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Genetically Engineered Crops: Experiences and Prospects (2016)

Chapter: Appendix E: Invited Speakers Unavailable to Present to the Committee

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Suggested Citation:"Appendix E: Invited Speakers Unavailable to Present to the Committee." National Academies of Sciences, Engineering, and Medicine. 2016. Genetically Engineered Crops: Experiences and Prospects. Washington, DC: The National Academies Press. doi: 10.17226/23395.
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Appendix E

Invited Speakers Unavailable to Present to the Committee

This list of invited speakers includes those who were unavailable to present to the committee, who declined the committee’s invitation, and who did not respond to the committee’s invitation.

David Andow, Distinguished McKnight University Professor, Department of Entomology, University of Minnesota

Rachel Bezner Kerr, Associate Professor of Development Sociology, Cornell University

Mark Bittman, Writer, The New York Times

Adam Bogdanove, Professor, Plant Pathology and Plant-Microbe Biology Section, School of Integrative Plant Science, Cornell University

Edward Buckler, Research Geneticist, U.S. Department of Agriculture Agricultural Research Service

Daniel Cahoy, Professor of Business Law, Smeal College of Business, Pennsylvania State University

Amy Harmon, Journalist, The New York Times

Harry Klee, Professor, Horticultural Sciences Department and Plant Molecular and Cellular Biology Program, University of Florida

Susan McCouch, Professor, Department of Plant Breeding and Genetics, Cornell University

Craig Mello, Distinguished Professor, Blais University Chair in Molecular Medicine and Codirector RNA Therapeutics Institute, University of Massachusetts Medical School

T. Erik Mirkov, Professor of Plant Molecular Virology, Texas A&M University

Suggested Citation:"Appendix E: Invited Speakers Unavailable to Present to the Committee." National Academies of Sciences, Engineering, and Medicine. 2016. Genetically Engineered Crops: Experiences and Prospects. Washington, DC: The National Academies Press. doi: 10.17226/23395.
×

Bill Moseley, Professor and Department Chair of Geography, Macalester College

William Munro, Professor of Political Science, Illinois Wesleyan University

Kurt Nolte, Yuma County Extension Director, University of Arizona

Michael Pollan, Writer and Knight Professor of Science and Environmental Journalism, University of California–Berkeley

Daphne Preuss, CEO, Chromatin Inc.

José Sarukhán, Coordinador Nacional, Comisión Nacional para el Conocimiento y Uso de la Biodiversidad

Ron Phillips, Regents’ Professor and McKnight Presidential Chair in Genomics, University of Minnesota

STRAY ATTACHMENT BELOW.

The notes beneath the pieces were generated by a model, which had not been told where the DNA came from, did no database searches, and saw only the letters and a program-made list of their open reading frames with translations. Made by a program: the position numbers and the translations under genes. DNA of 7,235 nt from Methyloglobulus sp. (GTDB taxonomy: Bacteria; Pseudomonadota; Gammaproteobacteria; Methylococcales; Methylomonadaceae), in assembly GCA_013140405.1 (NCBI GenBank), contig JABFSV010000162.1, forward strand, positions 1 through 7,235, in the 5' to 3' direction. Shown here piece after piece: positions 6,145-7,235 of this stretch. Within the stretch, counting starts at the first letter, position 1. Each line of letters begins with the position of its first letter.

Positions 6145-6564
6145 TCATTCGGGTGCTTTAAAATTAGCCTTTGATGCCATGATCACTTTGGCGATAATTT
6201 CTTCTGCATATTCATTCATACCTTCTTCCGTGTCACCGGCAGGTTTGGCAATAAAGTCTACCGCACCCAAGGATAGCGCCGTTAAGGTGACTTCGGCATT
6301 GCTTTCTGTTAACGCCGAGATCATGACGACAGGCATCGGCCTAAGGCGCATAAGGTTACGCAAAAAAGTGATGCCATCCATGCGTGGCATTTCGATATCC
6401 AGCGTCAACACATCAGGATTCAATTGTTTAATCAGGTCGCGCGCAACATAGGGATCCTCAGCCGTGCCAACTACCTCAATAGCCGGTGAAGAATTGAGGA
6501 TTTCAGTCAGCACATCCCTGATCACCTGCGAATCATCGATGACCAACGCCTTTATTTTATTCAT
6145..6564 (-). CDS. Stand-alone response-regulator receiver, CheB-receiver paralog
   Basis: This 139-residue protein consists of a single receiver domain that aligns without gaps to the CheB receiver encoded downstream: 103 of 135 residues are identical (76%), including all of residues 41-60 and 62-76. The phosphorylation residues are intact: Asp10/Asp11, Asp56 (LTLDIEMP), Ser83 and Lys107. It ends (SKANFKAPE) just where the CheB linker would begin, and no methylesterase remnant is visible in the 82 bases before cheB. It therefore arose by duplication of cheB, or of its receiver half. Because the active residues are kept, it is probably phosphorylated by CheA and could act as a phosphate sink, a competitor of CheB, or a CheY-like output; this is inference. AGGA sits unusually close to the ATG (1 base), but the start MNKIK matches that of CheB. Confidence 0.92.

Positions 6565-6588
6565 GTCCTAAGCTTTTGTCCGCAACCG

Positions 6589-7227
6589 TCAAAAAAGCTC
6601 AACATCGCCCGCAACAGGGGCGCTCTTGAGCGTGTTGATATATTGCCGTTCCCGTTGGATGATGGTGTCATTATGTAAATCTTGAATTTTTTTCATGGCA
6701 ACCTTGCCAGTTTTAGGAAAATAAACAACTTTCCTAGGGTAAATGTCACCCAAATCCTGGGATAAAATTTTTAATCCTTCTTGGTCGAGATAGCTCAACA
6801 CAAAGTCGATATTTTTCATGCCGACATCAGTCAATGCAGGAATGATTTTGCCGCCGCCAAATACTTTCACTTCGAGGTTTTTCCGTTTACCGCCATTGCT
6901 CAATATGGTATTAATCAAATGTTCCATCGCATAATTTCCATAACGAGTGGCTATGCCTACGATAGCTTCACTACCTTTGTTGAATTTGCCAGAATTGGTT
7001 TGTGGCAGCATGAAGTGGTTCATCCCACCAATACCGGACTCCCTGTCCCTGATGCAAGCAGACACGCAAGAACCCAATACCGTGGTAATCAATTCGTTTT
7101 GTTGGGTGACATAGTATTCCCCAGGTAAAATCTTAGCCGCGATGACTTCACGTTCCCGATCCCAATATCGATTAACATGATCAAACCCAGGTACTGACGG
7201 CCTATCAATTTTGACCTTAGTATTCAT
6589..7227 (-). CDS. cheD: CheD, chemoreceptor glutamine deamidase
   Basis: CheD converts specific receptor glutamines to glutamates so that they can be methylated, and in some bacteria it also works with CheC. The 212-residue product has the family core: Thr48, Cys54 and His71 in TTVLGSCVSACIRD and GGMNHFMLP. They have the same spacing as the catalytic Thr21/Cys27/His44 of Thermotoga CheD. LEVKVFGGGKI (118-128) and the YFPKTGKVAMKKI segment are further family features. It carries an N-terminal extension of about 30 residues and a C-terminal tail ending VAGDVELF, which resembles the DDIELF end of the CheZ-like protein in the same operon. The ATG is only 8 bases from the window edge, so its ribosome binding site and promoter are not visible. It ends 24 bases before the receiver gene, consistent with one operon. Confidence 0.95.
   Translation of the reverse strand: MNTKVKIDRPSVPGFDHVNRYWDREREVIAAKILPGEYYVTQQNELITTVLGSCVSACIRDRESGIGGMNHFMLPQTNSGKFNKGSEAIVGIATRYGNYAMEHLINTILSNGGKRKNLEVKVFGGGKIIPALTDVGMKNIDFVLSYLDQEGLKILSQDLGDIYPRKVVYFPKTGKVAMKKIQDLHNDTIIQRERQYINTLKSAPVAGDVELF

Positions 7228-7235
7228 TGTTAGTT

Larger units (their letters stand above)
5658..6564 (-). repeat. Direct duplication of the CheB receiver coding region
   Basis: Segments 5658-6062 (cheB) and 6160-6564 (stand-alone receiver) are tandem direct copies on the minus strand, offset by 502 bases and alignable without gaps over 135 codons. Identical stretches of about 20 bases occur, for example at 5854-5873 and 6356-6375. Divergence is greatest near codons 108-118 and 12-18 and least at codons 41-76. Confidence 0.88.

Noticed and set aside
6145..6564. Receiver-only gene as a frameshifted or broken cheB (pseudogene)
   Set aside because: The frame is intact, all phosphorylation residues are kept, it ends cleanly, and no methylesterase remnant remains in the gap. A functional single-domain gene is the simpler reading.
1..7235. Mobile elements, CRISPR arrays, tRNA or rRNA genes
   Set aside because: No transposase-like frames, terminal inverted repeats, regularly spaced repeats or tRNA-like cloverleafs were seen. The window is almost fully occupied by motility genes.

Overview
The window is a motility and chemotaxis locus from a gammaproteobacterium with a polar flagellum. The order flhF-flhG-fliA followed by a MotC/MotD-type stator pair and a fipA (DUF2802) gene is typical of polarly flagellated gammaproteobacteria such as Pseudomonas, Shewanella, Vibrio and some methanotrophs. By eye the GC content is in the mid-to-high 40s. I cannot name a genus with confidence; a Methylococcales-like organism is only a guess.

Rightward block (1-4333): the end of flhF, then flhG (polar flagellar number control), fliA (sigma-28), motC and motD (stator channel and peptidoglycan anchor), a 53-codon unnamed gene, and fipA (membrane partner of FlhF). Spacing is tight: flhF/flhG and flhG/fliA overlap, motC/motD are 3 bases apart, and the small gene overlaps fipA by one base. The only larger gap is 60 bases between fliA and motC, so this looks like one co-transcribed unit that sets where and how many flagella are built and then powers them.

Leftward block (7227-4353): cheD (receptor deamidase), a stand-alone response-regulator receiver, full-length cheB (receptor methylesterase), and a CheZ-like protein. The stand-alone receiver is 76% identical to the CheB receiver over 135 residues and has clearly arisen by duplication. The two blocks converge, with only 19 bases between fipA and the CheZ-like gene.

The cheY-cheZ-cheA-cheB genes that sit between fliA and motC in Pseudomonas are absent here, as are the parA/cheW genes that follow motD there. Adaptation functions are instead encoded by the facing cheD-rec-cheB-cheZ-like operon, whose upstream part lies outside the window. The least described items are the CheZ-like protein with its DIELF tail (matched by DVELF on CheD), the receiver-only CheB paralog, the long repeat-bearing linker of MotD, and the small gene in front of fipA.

Rachel Schurman, Professor of Sociology, University of Minnesota

Syngenta representative, Syngenta North America

Terry Torneten, Regional Extension Education Director, Iowa State University Extension

Sarah Zukoff, Assistant Professor of Entomology, Kansas State University

Suggested Citation:"Appendix E: Invited Speakers Unavailable to Present to the Committee." National Academies of Sciences, Engineering, and Medicine. 2016. Genetically Engineered Crops: Experiences and Prospects. Washington, DC: The National Academies Press. doi: 10.17226/23395.
×
Page 553
Suggested Citation:"Appendix E: Invited Speakers Unavailable to Present to the Committee." National Academies of Sciences, Engineering, and Medicine. 2016. Genetically Engineered Crops: Experiences and Prospects. Washington, DC: The National Academies Press. doi: 10.17226/23395.
×
Page 554
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Genetically engineered (GE) crops were first introduced commercially in the 1990s. After two decades of production, some groups and individuals remain critical of the technology based on their concerns about possible adverse effects on human health, the environment, and ethical considerations. At the same time, others are concerned that the technology is not reaching its potential to improve human health and the environment because of stringent regulations and reduced public funding to develop products offering more benefits to society. While the debate about these and other questions related to the genetic engineering techniques of the first 20 years goes on, emerging genetic-engineering technologies are adding new complexities to the conversation.

Genetically Engineered Crops builds on previous related Academies reports published between 1987 and 2010 by undertaking a retrospective examination of the purported positive and adverse effects of GE crops and to anticipate what emerging genetic-engineering technologies hold for the future. This report indicates where there are uncertainties about the economic, agronomic, health, safety, or other impacts of GE crops and food, and makes recommendations to fill gaps in safety assessments, increase regulatory clarity, and improve innovations in and access to GE technology.

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